A Review of Servant of Two Masters
At Seattle Shakespeare Company
by Jennifer B.
With actors triumphantly marching down the aisles, audience members having their names being bellowed to all their fellow escapists, it is not the first thing that you would expect. Normally when you go to a show you anticipate going to sit down quietly and drink your warm refreshment, but instead you are jostled awake. The audience is immediately immersed in the play before they even take their seats. It is a full audience, actor, and technician warm up. This is an interactive opening of the Seattle Shakespeare Company’s production of The Merchant of Venice… no… no wait, it is the opening of The Servant of Two Masters. This explosive opening of a cast getting confused on what show that they will be performing sets the audience up for an explosion of several different kinds of comedy. This is a comedy that has been rewritten by Carlo Goldoni which came from Shakespeare’s repertoire.
How could a company make such a switch up of what show they were doing? I don’t think that the answer will ever be known. Though, one thing is for sure, it does set up a show for a lot of laughs. This is a tale that is filled with several love stories, each with its own twists and turns that keep you guessing - especially when the story is filled with awkward occurrences such as a woman playing a man who dresses up as a woman. Even still, nothing is as interesting as the servant who is caught up in it all by greedily deciding that he can handle having two masters - not even greed, revenge, and even a slight case of murder.
The technical aspects of the performance were brilliant, from mocking of some clichés to helping the actors perform some of these clichés. One of the first things you see on the stage is a bright yellow ladder with red and green paint splatters -killing the classic Our Town black ladder, and making it draw your immediate attention instead of having it blend into the background. Every character’s costume fit perfectly for “before the show” and after it started. Deane Middleton made each of the character’s costumes both match the character, and at the same time, mismatch the rest of the cast. All of the costumes were of different time periods though they were still stock costumes. Plus, the costume malfunctions added to the comedy. Another aspect was the music, which was brilliantly timed and performed by Robertson Witmer.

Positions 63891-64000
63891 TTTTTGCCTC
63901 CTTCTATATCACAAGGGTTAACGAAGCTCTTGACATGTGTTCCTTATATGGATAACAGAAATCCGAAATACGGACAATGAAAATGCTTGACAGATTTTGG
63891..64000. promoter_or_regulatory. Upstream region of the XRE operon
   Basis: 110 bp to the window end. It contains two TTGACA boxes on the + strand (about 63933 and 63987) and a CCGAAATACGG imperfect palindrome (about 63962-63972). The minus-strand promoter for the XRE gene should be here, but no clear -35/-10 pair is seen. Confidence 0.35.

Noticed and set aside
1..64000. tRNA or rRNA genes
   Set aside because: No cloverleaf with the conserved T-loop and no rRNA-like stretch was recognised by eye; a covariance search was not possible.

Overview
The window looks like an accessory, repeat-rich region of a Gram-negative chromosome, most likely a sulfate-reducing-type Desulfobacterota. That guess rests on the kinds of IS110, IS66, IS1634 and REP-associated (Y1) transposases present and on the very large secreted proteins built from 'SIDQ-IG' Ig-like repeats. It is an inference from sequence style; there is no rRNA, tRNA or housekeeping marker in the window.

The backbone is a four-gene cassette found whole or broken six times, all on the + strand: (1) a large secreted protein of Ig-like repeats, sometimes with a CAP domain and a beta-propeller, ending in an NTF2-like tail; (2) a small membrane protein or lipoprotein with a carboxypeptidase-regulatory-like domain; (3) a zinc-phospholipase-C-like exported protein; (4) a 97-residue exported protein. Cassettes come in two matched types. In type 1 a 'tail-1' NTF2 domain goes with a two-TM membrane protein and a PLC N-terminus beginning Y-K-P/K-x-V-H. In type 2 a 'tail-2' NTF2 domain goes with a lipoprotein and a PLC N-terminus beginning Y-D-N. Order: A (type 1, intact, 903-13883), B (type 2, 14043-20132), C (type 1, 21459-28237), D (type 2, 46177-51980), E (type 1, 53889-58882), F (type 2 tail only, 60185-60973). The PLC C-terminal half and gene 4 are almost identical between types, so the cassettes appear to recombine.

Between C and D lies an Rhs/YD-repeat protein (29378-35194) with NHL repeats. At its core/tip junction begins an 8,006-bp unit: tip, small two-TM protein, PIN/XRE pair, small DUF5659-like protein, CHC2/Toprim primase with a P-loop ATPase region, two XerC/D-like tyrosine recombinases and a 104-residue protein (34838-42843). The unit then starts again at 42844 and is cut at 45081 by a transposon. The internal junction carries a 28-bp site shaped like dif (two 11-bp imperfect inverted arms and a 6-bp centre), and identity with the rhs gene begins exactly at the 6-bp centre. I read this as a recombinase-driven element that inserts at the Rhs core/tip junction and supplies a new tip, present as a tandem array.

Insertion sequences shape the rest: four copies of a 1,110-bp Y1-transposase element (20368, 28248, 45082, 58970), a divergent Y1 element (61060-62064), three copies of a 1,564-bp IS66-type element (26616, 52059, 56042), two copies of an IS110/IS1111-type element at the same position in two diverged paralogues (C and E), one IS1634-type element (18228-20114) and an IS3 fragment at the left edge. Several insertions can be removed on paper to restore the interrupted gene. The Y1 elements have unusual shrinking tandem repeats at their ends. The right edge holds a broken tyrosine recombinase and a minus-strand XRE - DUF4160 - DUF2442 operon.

Overall, it was like riding a roller coaster, though the main downside was that the “downs” seemed to stay a bit too long. The majority of the performance was fast-paced and hilarious though the second half of the Act I hit a huge slump. Some of the jokes were a little tired after the 20th time, such as a sword being excessively swooshed around, or an exaggerated dance move that was done once again. Was not the rule for theatre that of only using something three times? Through the second half of the performance, most of the jokes did not carry over, rejuvenating the performance. The acting throughout the cast was well accomplished especially in the case of the servants. Both Chris Ensweiler and Kerry Ryan shined in their comedic roles. The cast always worked well in ensemble scenes.
There were a few problems with inconsistency. In the beginning of the show it was very clear that this was a performance that they had never performed before, though by the end it seemed like it had been run through quite a few times. Some characters overdid that it was the first time they were performing and others underdid it. The second half of the first act would have been better off with some more comical variation and less slapstick; there were yawns heard throughout the audience. Though Dan McCleary did stay to the authors intentions, he needed to have the best interests of the audience in mind as well.
This is a wonderful venue in which to see a show, especially when actors are running up and down the aisles next to you. The show is literally at your feet. The staff is extremely friendly, and the foyer has a cheerful atmosphere. Over 75% of the show was a great success, fast-paced and side-splittingly funny. If they just tightened up the slow and eliminated the repetitious spots, the show would be amazing. But overall, I would recommend this show.
The Servant of Two Masters plays now through February 1st, 2009
at Seattle Shakespeare Company, located in the Center House Theatre at Seattle Center
visit www.seattleshakespeare.org for showtimes and info